Year Two Evaluation of the South Dakota Survivorship Program
The South Dakota Survivorship Program (SDSP) is proud to announce the release of our Year 2 Evaluation Report. The SDSP aims to support cancer survivors through the expansion of cancer survivorship surveillance systems, facilitation of community/clinical linkages, education to survivors and healthcare providers on cancer survivor best practices and enhancement of the evidence related to survivorship practices.
Sun Safety for Child Care Programs: Outcomes of a Targeted Funding Opportunity, 2017
Skin cancer is the most commonly diagnosed preventable cancer in the United States. One bad sunburn in childhood doubles the risk of skin cancer later in life. The South Dakota Department of Health partnered with child care programs to support implementation of sun safety policies and evidence-based sun safety interventions to reduce the burden of skin cancer. The full Evaluation Outcomes Report highlights all of the 2017 evaluation findings.
White Paper on Population-Based Patient Navigation
The SD Cancer Survivorship Program recently released a white paper featuring the Avera Cancer Institute Navigation Center (ACINC). The ACINC was developed as a community-based model of patient navigation adapted to meet the needs of the highly rural population in the region. The 24-hour, 7 day a week phone based delivery model provides the same level of service to patients and families at all six cancer centers within the system in a centralized manner by staff specialized in oncology navigation. Building on the initial success of the ACINC and literature demonstrating the medical, functional and psychosocial barriers patients face following primary treatment of cancer, a Survivorship Program was added in 2016. The Survivorship Program provides outbound phone calls to cancer survivors a few weeks after they’ve received a survivorship care plan.
The Comprehensive Cancer Control Program is proud to announce the release of our 2016 Year in Review report. This report highlights the efforts our coalition and partners have made to ease the burden of cancer in our state. As you review the report, we challenge you to consider opportunities to expand the efforts and success of the coalition. Consider joining a coalition task force, a cross-cutting committee, applying to be a member of the steering committee, or recruit new members to the coalition. In addition, the full Full Evaluation Outcomes Report highlights all of the 2016 evaluation findings. A complete chart outlining progress within the state plan can be found on page 36 of this report, Appendix C: SD CCC Plan 2015-2020 Progress.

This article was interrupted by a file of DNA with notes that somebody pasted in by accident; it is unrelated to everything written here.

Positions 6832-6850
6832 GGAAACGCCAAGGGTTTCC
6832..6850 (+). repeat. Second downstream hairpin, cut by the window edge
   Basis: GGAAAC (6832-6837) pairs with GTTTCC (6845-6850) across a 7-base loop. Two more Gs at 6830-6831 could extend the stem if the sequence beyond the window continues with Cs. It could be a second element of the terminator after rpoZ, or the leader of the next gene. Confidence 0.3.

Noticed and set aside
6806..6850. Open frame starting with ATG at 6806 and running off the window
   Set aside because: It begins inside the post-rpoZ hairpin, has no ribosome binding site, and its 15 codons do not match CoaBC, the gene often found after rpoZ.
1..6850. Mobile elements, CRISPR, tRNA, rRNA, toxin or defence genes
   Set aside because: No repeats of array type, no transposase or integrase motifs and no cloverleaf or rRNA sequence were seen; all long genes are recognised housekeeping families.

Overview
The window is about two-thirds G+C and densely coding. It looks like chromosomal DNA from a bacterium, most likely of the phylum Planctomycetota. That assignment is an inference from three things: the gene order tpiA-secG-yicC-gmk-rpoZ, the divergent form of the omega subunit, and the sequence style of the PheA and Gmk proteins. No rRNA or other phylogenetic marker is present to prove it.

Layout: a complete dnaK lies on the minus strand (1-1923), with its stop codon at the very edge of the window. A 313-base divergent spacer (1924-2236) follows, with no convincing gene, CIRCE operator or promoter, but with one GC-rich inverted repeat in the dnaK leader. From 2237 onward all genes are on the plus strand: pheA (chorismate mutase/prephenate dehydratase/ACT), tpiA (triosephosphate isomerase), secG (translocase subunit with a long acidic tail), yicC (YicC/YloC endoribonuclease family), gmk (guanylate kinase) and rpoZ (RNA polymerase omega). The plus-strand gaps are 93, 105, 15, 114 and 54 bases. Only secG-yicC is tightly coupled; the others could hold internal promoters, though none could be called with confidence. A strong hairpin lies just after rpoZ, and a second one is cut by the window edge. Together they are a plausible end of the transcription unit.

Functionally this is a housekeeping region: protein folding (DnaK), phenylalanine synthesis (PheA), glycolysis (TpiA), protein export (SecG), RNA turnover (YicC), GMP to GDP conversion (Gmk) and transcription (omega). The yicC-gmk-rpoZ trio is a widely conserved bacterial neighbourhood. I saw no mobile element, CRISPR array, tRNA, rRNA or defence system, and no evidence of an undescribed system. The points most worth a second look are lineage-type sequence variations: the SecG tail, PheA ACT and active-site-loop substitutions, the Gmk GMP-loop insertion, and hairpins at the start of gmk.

Sun Safety in Outdoor Workers: Implementation of a Worksite UV Protection Model Policy to Reduce Skin Cancer Risk in South Dakota Worksites
Skin cancer is the most commonly diagnosed preventable cancer in the United States. Adults spend more than one-third of their day at the workplace and workers who spend a majority of that workday outdoors are at increased risk for skin cancer due to exposure to ultraviolet radiation (UVR). The South Dakota Department of Health partnered with the South Dakota WorkWell Partnership to implement a multi-component approach to address sun safety policy, systems and environment change in worksites to increase sun safety behaviors and reduce the burden of skin cancer in outdoor workers.
The SD Cancer Survivorship Program is proud to announce the release of a white paper entitled, “Implementation of Survivorship Care Plans at Three Health System-Based Cancer Centers in a Rural State.”. The purpose of this project is to describe the development and implementation of cancer SCPs at three health systems’ cancer centers in a rural state. Collectively, these centers serve most cancer patients residing in SD, making the partnership a cross the cancer centers innovative. Each of the three health systems and their affiliated cancer centers if unique in its history, culture, and infrastructure. In addition, each cancer center was at a different point in the development and implementation of SCPs at the time of this project. Therefore, a description of the processes, success, and challenges involved in the development and implementation of SCPs at each health system provides useful insights to support the adoption of SCP’s in similar low-population states or regions.
Evidence-based Strategies to Increase Colorectal Cancer Screening Rates: Outcomes of a Targeted Funding Opportunity, 2014-2015
In July 2014, the South Dakota Comprehensive Cancer Control Program (SD CCCP) in partnership with the GetScreenedSD program released a funding opportunity aimed at improving colorectal cancer (CRC) screening rates in South Dakota. The funding was targeted to healthcare facilities to provide patient education on screening options for CRC and to implement at least one evidence-based system or policy-level change targeting either patients or healthcare providers.
All of the grantees sites implemented evidence-based strategies toward increasing screening rates. The funding has made a measurable short-term impact. Colorectal cancer screening rates have improved across the three health systems reporting to national systems. Nearly 9,000 patient reminders were sent out from the three systems.
Yet, most important, are the notable system-level changes that have taken place due to the funding. One site developed EHR reporting capabilities, eliminating a time-intensive and imprecise chart audit that was used for reporting purposes before the funding. All systems established or enhanced work flow processes and patient reminder procedures within an EHR.